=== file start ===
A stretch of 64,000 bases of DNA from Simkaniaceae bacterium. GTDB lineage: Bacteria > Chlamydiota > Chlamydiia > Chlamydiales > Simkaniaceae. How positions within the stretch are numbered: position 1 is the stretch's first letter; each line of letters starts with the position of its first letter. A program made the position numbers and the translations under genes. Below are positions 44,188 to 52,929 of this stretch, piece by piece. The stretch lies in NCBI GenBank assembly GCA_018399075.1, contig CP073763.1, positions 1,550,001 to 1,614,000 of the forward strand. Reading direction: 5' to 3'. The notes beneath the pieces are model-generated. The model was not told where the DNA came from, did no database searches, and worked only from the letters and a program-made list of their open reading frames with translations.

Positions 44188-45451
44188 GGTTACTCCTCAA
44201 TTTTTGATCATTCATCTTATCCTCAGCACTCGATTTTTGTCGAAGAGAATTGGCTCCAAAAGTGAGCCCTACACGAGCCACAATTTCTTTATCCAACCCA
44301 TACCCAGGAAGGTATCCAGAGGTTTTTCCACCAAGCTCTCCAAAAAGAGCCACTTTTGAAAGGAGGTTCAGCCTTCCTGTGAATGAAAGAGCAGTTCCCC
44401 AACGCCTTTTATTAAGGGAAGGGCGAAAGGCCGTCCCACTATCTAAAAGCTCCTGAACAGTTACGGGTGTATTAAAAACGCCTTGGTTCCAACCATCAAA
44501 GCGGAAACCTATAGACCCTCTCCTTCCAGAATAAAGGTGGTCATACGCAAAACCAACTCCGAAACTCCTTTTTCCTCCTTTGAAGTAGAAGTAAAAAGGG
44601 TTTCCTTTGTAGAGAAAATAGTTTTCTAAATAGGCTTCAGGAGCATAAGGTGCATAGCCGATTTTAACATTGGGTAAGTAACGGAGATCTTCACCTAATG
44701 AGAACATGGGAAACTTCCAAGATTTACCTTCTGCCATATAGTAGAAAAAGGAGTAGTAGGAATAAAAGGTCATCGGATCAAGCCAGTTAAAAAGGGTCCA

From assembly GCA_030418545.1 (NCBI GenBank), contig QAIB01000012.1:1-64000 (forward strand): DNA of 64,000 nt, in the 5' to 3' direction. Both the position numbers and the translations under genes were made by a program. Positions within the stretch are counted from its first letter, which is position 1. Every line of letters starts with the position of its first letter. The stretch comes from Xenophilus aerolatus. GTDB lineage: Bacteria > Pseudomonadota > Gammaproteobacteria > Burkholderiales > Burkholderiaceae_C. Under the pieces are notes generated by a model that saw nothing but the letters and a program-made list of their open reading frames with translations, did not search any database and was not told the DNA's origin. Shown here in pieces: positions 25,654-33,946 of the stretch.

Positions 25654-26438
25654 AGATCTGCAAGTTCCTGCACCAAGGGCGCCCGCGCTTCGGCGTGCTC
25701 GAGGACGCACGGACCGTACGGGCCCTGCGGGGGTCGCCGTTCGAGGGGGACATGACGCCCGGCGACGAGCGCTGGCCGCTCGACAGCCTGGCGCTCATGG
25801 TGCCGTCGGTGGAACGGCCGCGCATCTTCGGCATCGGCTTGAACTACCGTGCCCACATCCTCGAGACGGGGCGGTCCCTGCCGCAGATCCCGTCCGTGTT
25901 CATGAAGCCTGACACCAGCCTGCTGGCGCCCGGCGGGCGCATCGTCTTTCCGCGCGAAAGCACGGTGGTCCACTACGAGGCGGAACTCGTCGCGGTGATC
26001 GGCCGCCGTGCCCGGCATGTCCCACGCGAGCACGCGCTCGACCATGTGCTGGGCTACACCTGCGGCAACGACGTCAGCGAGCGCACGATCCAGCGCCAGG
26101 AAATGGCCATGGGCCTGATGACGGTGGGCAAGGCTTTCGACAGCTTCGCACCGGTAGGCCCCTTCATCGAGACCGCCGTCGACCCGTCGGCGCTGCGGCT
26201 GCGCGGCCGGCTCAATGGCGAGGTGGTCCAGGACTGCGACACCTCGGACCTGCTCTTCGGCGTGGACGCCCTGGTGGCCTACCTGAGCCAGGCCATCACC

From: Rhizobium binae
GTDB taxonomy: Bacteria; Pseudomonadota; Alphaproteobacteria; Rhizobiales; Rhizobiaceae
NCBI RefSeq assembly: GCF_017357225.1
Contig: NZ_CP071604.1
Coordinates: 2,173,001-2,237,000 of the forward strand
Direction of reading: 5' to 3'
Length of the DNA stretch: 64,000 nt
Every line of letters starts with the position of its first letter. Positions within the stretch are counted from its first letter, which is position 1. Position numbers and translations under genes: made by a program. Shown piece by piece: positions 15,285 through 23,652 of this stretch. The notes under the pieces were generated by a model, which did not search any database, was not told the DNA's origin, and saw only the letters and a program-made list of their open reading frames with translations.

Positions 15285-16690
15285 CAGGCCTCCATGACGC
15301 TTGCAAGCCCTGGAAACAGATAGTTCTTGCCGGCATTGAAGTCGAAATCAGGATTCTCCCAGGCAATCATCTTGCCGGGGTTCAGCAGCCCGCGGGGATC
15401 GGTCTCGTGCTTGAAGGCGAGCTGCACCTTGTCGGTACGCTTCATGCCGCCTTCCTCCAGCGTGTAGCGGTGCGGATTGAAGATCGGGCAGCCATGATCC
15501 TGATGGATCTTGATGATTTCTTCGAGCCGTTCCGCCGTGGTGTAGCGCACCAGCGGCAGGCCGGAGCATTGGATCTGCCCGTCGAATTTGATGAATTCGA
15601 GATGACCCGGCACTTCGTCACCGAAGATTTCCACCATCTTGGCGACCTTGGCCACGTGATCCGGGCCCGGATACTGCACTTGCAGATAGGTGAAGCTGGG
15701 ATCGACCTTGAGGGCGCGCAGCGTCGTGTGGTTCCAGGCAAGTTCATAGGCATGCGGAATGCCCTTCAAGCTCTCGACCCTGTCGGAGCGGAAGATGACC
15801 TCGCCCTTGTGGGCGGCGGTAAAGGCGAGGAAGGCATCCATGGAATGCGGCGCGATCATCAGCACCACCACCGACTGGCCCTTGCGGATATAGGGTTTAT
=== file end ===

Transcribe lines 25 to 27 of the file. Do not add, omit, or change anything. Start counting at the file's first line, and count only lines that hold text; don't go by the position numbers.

Length of the DNA stretch: 64,000 nt
Every line of letters starts with the position of its first letter. Positions within the stretch are counted from its first letter, which is position 1. Position numbers and translations under genes: made by a program. Shown piece by piece: positions 15,285 through 23,652 of this stretch. The notes under the pieces were generated by a model, which did not search any database, was not told the DNA's origin, and saw only the letters and a program-made list of their open reading frames with translations.

Positions 15285-16690